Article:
When it comes to connections, AU students and alumni often find themselves separated not by six degrees but by one. Kelsea Edgerly, BA communication and musical theatre ’11, and David Covington, BA arts management and musical theatre ’02, discovered that recently. There was the series of coincidences: Both grew up near Annapolis. Both studied at Stage Workz dance studio in Millersville, Maryland. Both worked with the Talent Machine Company, an Annapolisbased theater group. And both chose to attend AU. Despite their parallel lives and the near misses, though, the two never actually made contact—until last summer. The setup for their meeting began back in 2005, when Covington was the associate choreographer for the Kennedy Center’s production of A Salute to the 1940s Broadway Musical. At the helm of the National Symphony Orchestra was maestro Marvin Hamlisch. In 2008, Hamlisch restaged the show’s opening scene for Broadway’s Greatest Showstoppers at New York City’s Lincoln Center, featuring the New York Philharmonic. Covington reprised his role as associate choreographer.
Tasked with casting 30 tap dancers for the number, Covington put the word out to dance studios about the auditions. Edgerly, much to her disappointment, was out of town and missed the tryout. She got a second chance, however, when another dancer dropped out of the show. “I was devastated when I couldn’t go to the audition,” she recalls. “I have to say, I am thankful for the person that dropped out, whoever that was.”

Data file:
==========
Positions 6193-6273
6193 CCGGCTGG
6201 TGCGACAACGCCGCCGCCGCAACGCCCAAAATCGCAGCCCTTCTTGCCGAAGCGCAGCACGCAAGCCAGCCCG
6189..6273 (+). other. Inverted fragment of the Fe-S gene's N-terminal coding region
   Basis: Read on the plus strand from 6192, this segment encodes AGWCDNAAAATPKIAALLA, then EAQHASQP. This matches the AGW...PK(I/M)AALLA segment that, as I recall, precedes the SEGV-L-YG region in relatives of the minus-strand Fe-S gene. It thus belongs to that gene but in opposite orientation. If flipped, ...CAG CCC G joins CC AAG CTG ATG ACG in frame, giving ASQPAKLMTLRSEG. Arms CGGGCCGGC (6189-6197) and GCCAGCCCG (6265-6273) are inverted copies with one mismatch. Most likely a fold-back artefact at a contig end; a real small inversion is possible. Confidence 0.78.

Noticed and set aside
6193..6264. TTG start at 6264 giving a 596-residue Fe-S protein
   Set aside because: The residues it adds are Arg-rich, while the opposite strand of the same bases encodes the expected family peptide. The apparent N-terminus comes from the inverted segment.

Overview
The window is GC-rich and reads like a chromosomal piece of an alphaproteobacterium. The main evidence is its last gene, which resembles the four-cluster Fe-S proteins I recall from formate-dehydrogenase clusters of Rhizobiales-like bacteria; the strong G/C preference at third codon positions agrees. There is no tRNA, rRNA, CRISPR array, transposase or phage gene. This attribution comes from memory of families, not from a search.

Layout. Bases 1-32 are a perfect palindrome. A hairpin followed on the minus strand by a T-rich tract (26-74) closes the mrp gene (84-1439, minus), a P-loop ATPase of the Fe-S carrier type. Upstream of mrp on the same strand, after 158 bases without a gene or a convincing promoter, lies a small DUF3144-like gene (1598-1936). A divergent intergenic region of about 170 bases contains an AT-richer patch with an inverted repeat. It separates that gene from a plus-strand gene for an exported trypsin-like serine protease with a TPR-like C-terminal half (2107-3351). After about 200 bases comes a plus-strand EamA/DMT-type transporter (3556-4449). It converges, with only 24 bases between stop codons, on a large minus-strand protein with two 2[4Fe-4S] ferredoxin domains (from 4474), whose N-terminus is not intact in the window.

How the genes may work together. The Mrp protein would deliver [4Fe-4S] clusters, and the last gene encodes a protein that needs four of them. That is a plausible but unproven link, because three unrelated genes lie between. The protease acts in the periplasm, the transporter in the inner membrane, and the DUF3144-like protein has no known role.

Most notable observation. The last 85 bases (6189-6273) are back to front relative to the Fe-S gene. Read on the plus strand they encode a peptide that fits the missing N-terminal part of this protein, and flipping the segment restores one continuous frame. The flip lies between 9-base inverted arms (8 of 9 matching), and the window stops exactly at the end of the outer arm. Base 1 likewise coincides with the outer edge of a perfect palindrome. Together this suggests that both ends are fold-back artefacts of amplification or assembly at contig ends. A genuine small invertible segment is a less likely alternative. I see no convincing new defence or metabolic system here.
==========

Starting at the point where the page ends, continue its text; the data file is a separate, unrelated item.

Rehearsal was a whirlwind. The dancers had just nine hours to practice in D.C. before being shipped up to New York by bus later that same day. “We only got up on stage [at Lincoln Center] for an hour,” Covington remembers. “We got one run-through, and then the second number had to be totally rechoreographed in 10 minutes. It was crazy.”
The sold-out show began with a ruse: Masquerading as musicians, the dancers came onstage with violins and began tuning their instruments with the rest of the orchestra. Then, on cue, they abandoned their instruments and broke into dance, surprising and thrilling the audience. The dancers got back on the bus that evening and headed home to D.C.
“Working with Kelsea was an absolute treat,” says Covington. He later hired her to work as a mentor at a U.S. Performing Arts (USPA) camp. “She proved to be one of our supermentors—and a fantastic teaching assistant.”
Edgerly echoes his sentiments: “I felt really privileged to be able to work with David at Lincoln Center and this summer for USPA. He’s a wonderful person to work with, as well as a great teacher. His passion for dance and theatre is really encouraging and contagious.” The two plan to continue working together, sharing their love of dance through performance and teaching.